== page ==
if ignore_no_change:
    change_vals = np.where(start == end, 0, change_vals)
[9]:
level_3 = lc.level3[0].drop_vars("time")
[10]:
# Create a new Xarray.DataArray
change = xr.DataArray(
    data=change_vals,
    coords=level_3.coords,
    dims=level_3.dims,
    name="change",
    attrs=level_3.attrs,
)
[11]:
# Get colour map for image
cmap, norm = lc_colourmap('level3_change_colour_scheme')
[12]:
# Create figure with subplot and set size in inches
fig, ax = plt.subplots()
fig.set_size_inches(7, 7)

make_colorbar(fig, ax, measurement='level3_change_colour_scheme')

# Plot change data
img = ax.imshow(change, cmap=cmap, norm=norm, interpolation="nearest")
../../../_images/notebooks_How_to_guides_Land_cover_change_mapping_23_0.png

Layer descriptor change maps

In this section, we will plot two change maps using natural terrestrial vegetation (NTV) data and artificial surface (AS) data. Similar to above, we will use 2010 and 2020 data.

Natural terrestrial vegetation change

[13]:
# Make a mask of 1 for all increasing NTV that is anything going from another class to NTV
NTV_increase = np.where(
    (
        (change == 111112)
        | (change == 124112)
        | (change == 215112)
        | (change == 216112)
        | (change == 220112)
    ),
    1,
    0,
)
[14]:
# Make a mask of -1 for all decreasing NTV that is anything going from NTV to another class
NTV_decrease = np.where(
    (
        (change == 112111)
        | (change == 112124)
        | (change == 112215)
        | (change == 112216)
        | (change == 112220)
    ),
    -1,
    0,
)
[15]:
NTV_change = NTV_increase + NTV_decrease
[16]:
# Create a new Xarray.DataArray
xr_ntvchange = xr.DataArray(
    data=NTV_change,
    coords=change.coords,
    dims=change.dims,
    name="ntv_change",
    attrs=None,
)

The next cell plots the NTV change map, where red represents NTV loss and blue represents NTV gain.

[17]:
xr_ntvchange.plot.imshow(cmap="bwr_r")
[17]:
<matplotlib.image.AxesImage at 0x7f124d9f9fd0>
../../../_images/notebooks_How_to_guides_Land_cover_change_mapping_31_1.png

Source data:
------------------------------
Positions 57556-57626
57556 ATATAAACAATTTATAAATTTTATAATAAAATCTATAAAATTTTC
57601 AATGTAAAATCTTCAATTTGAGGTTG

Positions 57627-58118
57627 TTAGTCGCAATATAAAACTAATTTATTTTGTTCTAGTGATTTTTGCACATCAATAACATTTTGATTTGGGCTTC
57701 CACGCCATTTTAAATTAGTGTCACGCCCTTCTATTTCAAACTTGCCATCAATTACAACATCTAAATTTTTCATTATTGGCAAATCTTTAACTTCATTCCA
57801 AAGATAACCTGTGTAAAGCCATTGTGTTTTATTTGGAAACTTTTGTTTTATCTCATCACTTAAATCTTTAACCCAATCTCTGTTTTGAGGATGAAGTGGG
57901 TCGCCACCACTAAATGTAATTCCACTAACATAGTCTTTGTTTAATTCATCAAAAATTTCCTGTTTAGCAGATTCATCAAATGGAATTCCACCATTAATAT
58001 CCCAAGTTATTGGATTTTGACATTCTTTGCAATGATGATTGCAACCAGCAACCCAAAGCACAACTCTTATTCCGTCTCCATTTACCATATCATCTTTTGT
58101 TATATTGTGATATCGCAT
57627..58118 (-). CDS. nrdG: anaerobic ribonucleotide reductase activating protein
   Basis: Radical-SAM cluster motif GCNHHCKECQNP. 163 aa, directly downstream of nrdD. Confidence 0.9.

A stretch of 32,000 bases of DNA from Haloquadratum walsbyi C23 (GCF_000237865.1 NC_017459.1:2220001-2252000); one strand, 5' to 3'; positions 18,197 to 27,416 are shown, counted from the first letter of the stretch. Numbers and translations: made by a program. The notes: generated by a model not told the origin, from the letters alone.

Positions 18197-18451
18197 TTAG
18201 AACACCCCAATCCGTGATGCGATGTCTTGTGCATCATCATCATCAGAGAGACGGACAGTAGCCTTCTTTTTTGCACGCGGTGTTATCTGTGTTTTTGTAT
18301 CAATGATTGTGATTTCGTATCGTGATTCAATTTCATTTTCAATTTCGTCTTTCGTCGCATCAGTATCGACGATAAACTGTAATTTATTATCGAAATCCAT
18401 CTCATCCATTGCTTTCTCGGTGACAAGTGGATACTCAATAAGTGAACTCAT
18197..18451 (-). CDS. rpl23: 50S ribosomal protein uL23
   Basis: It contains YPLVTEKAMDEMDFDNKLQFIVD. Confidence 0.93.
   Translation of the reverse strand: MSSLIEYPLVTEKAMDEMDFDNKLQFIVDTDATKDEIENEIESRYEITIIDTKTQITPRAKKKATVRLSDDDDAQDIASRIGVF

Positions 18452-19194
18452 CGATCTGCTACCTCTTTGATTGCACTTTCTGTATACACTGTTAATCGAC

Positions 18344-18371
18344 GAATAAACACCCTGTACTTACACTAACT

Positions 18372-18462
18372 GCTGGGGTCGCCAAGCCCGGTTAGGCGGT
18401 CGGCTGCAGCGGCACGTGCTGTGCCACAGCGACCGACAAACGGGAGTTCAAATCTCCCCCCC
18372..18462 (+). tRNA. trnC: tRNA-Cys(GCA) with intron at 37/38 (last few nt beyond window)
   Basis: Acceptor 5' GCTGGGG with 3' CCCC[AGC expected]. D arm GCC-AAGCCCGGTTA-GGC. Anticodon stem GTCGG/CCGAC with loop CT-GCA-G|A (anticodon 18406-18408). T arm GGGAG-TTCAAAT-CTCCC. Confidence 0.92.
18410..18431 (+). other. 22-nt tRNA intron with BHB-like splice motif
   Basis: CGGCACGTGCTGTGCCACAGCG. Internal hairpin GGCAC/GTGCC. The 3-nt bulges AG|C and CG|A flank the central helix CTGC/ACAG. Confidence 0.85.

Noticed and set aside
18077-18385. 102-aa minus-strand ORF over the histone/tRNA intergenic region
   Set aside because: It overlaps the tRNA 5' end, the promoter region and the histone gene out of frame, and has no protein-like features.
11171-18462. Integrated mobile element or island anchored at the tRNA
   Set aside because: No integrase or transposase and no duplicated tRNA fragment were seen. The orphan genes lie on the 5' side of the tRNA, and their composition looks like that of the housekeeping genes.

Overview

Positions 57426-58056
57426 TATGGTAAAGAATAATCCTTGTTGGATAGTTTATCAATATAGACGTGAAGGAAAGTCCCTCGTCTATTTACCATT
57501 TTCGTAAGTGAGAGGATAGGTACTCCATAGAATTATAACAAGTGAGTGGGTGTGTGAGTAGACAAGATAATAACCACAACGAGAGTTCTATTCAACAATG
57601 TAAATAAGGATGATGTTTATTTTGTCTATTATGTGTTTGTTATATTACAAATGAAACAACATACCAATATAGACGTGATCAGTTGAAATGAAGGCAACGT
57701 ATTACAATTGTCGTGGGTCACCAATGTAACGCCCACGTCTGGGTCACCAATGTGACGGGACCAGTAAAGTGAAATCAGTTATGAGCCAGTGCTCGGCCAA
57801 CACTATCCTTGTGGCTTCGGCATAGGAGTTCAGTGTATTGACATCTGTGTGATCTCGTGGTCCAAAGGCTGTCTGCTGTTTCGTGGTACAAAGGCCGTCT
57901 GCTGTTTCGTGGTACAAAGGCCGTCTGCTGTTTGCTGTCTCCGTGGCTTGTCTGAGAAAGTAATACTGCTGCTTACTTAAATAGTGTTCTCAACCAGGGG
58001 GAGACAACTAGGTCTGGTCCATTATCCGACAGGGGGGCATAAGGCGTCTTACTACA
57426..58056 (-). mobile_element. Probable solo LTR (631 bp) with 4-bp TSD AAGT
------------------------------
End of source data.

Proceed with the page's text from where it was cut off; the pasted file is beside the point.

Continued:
Urban expansion

[18]:
# Make a mask of 1 for all areas which became AS
AS_increase = np.where(
    (
        (change == 111215)
        | (change == 112215)
        | (change == 124215)
        | (change == 216215)
        | (change == 220215)
    ),
    1,
    0,
)
[19]:
# Make a mask of -1 for all areas which changed from being AS to something else
AS_decrease = np.where(
    (
        (change == 215111)
        | (change == 215112)
        | (change == 215124)
        | (change == 215216)
        | (change == 215220)
    ),
    -1,
    0,
)
[20]:
AS_change = AS_increase + AS_decrease
[21]:
# Create a new Xarray.DataArray
xr_aschange = xr.DataArray(
    data=AS_change,
    coords=change.coords,
    dims=change.dims,
    name="as_change",
    attrs=None,
)

The next cell plots the artificial surface change map, where blue represents artificial surface loss and pink represents artificial surface gain.

[22]:
cmap = mcolours.ListedColormap(["b", "white", "lightpink"])
xr_aschange.plot.imshow(cmap=cmap)
[22]:
<matplotlib.image.AxesImage at 0x7f124d9e83d0>
../../../_images/notebooks_How_to_guides_Land_cover_change_mapping_38_1.png

Additional information

License: The code in this notebook is licensed under the Apache License, Version 2.0. Digital Earth Australia data is licensed under the Creative Commons by Attribution 4.0 license.

Contact: If you need assistance, please post a question on the Open Data Cube Slack channel or on the GIS Stack Exchange using the open-data-cube tag (you can view previously asked questions here). If you would like to report an issue with this notebook, you can file one on GitHub.

Last modified: December 2023

Compatible datacube version:

[23]:
print(datacube.__version__)
1.8.11

Tags

**Tags**: :index:`sandbox compatible`, :index:`landsat 5`, :index:`landsat 7`, :index:`landsat 8`, :index:`DEA Land Cover`, :index:`time series`, :index: `LCCS`, :index:`colour maps`, :index:`data visualisation`